The House voted 318 to 106 — well above the two-thirds needed to hand Mr. Bush the second veto override of his presidency — with 100 Republicans joining the Democratic majority in favor.

The Senate was expected to follow suit with wide bipartisan support on Thursday, sending Mr. Bush a bill that he described this week as bloated and expensive and said “resorts to a variety of gimmicks.”

The bill includes a $10.3 billion increase in spending on nutrition programs, including food stamps, that supporters called “historic,” as well as increases for rural development and land conservation programs.

It also extends many existing federal subsidies that the president and other critics say are difficult to justify in such flush times for agriculture producers.

Mr. Bush had sought an adjusted gross income limit of $200,000 above which farmers could not qualify for any subsidy payments. The bill passed by the House, however, allows farm income of up to $750,000 and nonfarm income of $500,000 per individual.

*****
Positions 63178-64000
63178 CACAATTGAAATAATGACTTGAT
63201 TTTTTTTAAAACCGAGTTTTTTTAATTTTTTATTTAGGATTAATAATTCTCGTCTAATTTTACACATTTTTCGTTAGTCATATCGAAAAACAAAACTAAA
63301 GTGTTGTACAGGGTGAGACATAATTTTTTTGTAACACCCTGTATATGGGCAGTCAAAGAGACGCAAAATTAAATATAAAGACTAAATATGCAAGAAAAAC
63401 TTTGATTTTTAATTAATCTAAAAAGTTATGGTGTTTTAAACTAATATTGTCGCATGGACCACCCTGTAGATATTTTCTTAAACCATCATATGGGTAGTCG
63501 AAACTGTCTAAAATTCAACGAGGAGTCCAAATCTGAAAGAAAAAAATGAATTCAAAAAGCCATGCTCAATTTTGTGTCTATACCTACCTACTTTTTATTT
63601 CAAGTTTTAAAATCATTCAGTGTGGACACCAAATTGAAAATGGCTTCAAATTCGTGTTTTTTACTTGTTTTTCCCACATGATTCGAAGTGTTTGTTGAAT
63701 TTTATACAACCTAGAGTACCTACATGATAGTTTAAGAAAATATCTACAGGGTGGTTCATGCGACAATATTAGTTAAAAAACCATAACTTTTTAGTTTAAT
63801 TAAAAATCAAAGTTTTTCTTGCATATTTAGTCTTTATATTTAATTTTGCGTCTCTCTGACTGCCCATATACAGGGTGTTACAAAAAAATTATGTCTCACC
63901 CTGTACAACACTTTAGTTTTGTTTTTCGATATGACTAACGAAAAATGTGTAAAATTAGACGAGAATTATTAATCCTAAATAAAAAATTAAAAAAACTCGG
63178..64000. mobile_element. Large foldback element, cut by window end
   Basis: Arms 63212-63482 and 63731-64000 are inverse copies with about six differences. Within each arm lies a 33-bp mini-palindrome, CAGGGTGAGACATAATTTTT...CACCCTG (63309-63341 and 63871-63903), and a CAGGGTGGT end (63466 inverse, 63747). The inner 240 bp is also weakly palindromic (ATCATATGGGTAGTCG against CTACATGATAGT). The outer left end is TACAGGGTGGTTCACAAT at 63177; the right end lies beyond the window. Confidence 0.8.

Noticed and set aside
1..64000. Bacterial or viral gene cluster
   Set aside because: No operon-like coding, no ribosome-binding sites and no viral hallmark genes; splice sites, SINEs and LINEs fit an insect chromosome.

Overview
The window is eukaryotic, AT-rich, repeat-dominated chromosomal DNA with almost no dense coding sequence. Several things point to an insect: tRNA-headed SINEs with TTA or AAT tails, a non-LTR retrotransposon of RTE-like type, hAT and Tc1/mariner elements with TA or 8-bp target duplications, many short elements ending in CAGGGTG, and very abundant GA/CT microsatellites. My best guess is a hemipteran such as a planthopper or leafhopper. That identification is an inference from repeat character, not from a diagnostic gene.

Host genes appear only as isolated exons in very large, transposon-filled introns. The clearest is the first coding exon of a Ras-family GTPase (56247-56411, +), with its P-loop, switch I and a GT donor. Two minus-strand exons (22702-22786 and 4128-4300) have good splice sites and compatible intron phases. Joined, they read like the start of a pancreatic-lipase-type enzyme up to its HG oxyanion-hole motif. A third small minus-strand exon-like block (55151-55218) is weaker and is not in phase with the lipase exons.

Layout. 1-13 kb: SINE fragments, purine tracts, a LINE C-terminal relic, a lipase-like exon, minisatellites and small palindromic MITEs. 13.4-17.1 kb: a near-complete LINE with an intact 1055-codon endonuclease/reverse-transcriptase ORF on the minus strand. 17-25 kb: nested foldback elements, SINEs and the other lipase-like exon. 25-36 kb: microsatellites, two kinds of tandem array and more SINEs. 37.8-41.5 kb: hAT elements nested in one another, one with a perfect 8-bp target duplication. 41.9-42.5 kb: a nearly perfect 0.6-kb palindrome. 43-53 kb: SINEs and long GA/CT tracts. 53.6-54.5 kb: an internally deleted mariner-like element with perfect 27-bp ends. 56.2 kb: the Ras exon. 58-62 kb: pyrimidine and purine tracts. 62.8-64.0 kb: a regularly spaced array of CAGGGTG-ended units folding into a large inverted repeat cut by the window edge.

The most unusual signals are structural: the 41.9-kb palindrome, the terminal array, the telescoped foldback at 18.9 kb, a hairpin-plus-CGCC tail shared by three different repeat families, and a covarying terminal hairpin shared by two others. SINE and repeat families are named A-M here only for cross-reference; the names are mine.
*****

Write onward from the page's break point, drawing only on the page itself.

That $750,000 limit applies to only one subsidy program, so-called direct payments that are disbursed based on land acreage and regardless of current market conditions or even whether the land is still actively farmed.

While Mr. Bush has long called for curtailing subsidy programs, the farm bill is viewed as vital legislation both across rural America and in impoverished urban centers.

The willingness of a majority of House Republicans to break with the White House reflected both the strong support for the bill and a growing alarm among many lawmakers about their election prospects in November.

Mr. Bush himself made a similar political calculation in 2002, ultimately deciding to sign the farm bill that year even though he had strongly opposed it. A senior official at the time said the White House had concluded it would be “political suicide” in the midterm elections to veto the bill that year.